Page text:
My 'technique' was to buy appealing fabric, approximate a design in my head and then to begin making my chosen project with a mixture of trial and effort, struggling to marry up the image in my head with the wobbly lines of looped stitching that were emerging. I did have a book borrowed from my Mum for the blinds, which were fairly successful, except for the bathroom blinds (which were the first ones I made) which came out rather too short. Not sure what happened there! When we re-decorate the bathroom I will have to make new blinds.
Luckily, we never close them. Not that we could.
My sewing machine and I had been together for about nine years but I hadn't really taken the time to get to know it properly, hence many of the problems. The only textile lessons I got at school involved me and a couple of friends spending about half a term drawing five-petal flowers onto a very roughly sketched dress pattern that never got off the drawing board.
Around Christmas time last year I decided it was high time I had some proper lessons and booked a short course through the local adult education centre starting in January. This spurred me on to having my machine properly serviced, which cost me what I thought was an eye-watering amount, although several faults were discovered which had probably been caused by my ignorance. I confess now to never having oiled the poor thing in all the years of ownership, or removing any fluff, and only ever having changed the needle when it broke. I still had some of the original needles included with the machine left, I had never bought any or been aware that there were different needles for different jobs.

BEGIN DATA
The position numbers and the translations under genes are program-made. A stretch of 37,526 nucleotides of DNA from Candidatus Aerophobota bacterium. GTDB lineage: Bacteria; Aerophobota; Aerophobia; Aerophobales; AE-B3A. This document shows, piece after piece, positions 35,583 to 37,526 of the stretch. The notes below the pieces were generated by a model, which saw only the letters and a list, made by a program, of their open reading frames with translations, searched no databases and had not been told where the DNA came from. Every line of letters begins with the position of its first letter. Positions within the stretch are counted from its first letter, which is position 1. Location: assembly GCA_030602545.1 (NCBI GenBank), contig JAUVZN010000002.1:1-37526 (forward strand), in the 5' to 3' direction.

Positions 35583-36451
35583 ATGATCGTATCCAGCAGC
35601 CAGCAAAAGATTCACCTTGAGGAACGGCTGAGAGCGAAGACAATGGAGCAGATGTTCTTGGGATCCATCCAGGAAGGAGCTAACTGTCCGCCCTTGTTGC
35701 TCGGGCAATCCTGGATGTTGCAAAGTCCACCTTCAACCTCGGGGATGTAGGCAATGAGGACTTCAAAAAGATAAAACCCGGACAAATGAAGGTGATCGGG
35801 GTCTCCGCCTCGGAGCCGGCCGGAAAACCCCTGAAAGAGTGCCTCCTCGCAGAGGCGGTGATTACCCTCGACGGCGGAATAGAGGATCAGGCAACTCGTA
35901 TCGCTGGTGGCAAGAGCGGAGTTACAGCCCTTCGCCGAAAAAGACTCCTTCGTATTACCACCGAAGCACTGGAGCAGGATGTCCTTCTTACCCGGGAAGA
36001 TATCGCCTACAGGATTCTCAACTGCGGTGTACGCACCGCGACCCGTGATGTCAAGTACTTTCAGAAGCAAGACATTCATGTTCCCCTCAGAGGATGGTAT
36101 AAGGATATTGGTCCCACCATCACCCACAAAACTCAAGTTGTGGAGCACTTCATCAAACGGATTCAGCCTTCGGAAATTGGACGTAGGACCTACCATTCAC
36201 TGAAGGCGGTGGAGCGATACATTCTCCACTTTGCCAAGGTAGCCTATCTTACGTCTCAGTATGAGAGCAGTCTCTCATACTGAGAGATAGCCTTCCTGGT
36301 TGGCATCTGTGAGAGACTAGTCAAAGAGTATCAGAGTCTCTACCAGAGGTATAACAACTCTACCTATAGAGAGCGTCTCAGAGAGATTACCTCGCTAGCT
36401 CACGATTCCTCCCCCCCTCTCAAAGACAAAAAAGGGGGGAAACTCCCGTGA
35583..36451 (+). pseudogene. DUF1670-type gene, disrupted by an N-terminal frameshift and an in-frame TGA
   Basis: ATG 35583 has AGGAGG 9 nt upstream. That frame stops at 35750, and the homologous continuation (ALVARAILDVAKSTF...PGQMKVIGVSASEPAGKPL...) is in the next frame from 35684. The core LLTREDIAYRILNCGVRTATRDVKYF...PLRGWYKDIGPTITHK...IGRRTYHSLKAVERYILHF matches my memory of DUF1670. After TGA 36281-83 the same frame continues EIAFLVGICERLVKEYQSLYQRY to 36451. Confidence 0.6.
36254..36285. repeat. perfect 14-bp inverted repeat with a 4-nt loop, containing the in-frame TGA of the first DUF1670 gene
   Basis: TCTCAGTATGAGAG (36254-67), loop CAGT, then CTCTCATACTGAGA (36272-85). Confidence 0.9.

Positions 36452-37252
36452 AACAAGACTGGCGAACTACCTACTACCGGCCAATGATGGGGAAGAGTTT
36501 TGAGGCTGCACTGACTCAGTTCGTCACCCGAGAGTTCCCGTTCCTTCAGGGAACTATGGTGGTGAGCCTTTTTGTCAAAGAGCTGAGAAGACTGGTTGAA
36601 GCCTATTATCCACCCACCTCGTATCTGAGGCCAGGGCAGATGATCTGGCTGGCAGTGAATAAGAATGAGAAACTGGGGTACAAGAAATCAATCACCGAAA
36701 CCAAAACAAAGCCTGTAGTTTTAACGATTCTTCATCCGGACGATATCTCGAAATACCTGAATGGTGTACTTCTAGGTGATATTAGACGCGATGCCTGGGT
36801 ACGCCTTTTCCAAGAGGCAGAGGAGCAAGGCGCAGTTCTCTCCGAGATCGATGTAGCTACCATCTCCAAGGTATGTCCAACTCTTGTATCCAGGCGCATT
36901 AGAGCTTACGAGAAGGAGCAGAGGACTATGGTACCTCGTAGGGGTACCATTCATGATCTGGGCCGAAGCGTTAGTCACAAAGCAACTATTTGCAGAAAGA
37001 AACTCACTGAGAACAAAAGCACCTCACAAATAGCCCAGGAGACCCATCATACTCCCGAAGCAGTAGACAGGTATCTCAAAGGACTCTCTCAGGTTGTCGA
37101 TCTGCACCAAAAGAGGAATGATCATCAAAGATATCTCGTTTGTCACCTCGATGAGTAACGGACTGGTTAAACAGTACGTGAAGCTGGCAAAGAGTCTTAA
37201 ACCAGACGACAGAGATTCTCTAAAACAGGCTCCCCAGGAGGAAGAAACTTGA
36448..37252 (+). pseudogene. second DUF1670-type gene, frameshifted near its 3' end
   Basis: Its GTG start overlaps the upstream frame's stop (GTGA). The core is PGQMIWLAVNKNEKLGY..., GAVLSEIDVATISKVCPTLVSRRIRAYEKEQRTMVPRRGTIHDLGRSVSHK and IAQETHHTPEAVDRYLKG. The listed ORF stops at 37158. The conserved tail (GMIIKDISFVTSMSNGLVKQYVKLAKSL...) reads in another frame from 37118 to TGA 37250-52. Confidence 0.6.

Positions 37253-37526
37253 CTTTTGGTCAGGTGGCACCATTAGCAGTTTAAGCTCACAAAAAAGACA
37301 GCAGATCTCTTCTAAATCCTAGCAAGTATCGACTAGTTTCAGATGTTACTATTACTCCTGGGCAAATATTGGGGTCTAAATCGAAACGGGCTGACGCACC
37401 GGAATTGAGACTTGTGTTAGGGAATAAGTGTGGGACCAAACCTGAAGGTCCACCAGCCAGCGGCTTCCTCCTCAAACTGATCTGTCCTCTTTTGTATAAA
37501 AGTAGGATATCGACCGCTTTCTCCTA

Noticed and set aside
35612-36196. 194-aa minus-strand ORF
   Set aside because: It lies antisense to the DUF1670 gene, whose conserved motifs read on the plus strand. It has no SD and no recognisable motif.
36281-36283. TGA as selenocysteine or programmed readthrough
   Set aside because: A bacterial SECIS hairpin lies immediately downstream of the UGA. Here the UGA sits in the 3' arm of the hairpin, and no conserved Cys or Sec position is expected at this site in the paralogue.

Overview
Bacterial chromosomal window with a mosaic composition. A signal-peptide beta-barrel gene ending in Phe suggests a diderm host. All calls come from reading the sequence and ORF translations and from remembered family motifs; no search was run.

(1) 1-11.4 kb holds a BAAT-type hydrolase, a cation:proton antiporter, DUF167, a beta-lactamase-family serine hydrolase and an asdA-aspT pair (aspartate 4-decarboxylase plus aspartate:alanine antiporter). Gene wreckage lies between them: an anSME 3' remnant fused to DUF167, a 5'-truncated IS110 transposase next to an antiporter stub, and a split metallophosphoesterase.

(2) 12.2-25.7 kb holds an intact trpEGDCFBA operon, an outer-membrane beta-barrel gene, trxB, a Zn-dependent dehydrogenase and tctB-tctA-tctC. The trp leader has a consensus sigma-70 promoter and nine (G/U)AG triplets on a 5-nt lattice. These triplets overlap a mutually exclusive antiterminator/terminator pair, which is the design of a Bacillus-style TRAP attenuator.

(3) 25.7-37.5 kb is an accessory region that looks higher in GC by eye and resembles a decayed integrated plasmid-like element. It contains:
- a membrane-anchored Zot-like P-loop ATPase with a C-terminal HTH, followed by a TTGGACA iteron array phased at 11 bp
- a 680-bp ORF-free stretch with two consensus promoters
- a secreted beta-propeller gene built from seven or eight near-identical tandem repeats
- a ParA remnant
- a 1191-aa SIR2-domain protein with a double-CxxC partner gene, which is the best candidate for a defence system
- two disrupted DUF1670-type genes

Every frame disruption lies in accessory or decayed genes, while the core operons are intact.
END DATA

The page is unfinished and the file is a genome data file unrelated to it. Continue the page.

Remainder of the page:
At my first lesson I discovered that there was a correct way to load the bobbin, something else that had probably caused many of my sewing problems. I also learned about back stitching at the start of a seam. This was also a revelation to me, who had previously and laboriously pulled the threads to the back of my work and tied them together. Every. Single. Time. Roman blinds have a lot of seams and I estimate that over the dozen or so I had made, tying the threads had probably taken me an extra few hours at least!
The lessons were spaced fortnightly, but after the first one I experienced something of an epiphany and was hungry to learn more. I took to the internet and found it to be an amazing resource. I still wonder why I had never thought to look there before.
I had also got the Cath Kidston book 'Sew' for Christmas. My version didn't include the materials to make the bag, but I decided to make a version of it.
For the very first time, I attempted button holes.I don't think they came out too badly, considering.
After my buttonholing experience, I thought I would try zips. I found this tutorial which I found really easy to follow and created this
I had never really thought about patterns until making this bag, but buoyed by it's success I then went on to adapt the pattern several times. By this point I had set up a dedicated area for my machine and this together with the increased knowledge of how to use it has changed my life quite dramatically, but definitely for the better.
Thanks for stopping by,